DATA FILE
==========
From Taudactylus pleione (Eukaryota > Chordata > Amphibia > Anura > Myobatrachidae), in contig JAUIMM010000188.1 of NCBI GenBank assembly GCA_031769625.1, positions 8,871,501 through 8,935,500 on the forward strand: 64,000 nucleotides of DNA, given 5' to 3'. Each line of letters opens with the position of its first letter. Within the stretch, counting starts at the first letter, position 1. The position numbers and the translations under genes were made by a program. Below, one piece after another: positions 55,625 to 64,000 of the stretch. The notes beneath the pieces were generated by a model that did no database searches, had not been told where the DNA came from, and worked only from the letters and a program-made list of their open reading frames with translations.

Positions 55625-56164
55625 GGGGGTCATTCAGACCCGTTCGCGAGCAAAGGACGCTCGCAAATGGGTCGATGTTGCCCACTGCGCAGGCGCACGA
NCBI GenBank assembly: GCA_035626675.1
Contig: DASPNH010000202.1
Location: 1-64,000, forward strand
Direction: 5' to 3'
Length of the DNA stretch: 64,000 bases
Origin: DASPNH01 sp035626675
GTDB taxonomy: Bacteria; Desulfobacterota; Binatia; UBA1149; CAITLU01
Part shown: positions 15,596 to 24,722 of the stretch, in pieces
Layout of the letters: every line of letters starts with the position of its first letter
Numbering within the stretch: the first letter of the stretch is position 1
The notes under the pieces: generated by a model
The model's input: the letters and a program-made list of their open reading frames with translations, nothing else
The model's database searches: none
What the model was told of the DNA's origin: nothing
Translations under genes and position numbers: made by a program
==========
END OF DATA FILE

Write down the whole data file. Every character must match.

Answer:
From Taudactylus pleione (Eukaryota > Chordata > Amphibia > Anura > Myobatrachidae), in contig JAUIMM010000188.1 of NCBI GenBank assembly GCA_031769625.1, positions 8,871,501 through 8,935,500 on the forward strand: 64,000 nucleotides of DNA, given 5' to 3'. Each line of letters opens with the position of its first letter. Within the stretch, counting starts at the first letter, position 1. The position numbers and the translations under genes were made by a program. Below, one piece after another: positions 55,625 to 64,000 of the stretch. The notes beneath the pieces were generated by a model that did no database searches, had not been told where the DNA came from, and worked only from the letters and a program-made list of their open reading frames with translations.

Positions 55625-56164
55625 GGGGGTCATTCAGACCCGTTCGCGAGCAAAGGACGCTCGCAAATGGGTCGATGTTGCCCACTGCGCAGGCGCACGA
NCBI GenBank assembly: GCA_035626675.1
Contig: DASPNH010000202.1
Location: 1-64,000, forward strand
Direction: 5' to 3'
Length of the DNA stretch: 64,000 bases
Origin: DASPNH01 sp035626675
GTDB taxonomy: Bacteria; Desulfobacterota; Binatia; UBA1149; CAITLU01
Part shown: positions 15,596 to 24,722 of the stretch, in pieces
Layout of the letters: every line of letters starts with the position of its first letter
Numbering within the stretch: the first letter of the stretch is position 1
The notes under the pieces: generated by a model
The model's input: the letters and a program-made list of their open reading frames with translations, nothing else
The model's database searches: none
What the model was told of the DNA's origin: nothing
Translations under genes and position numbers: made by a program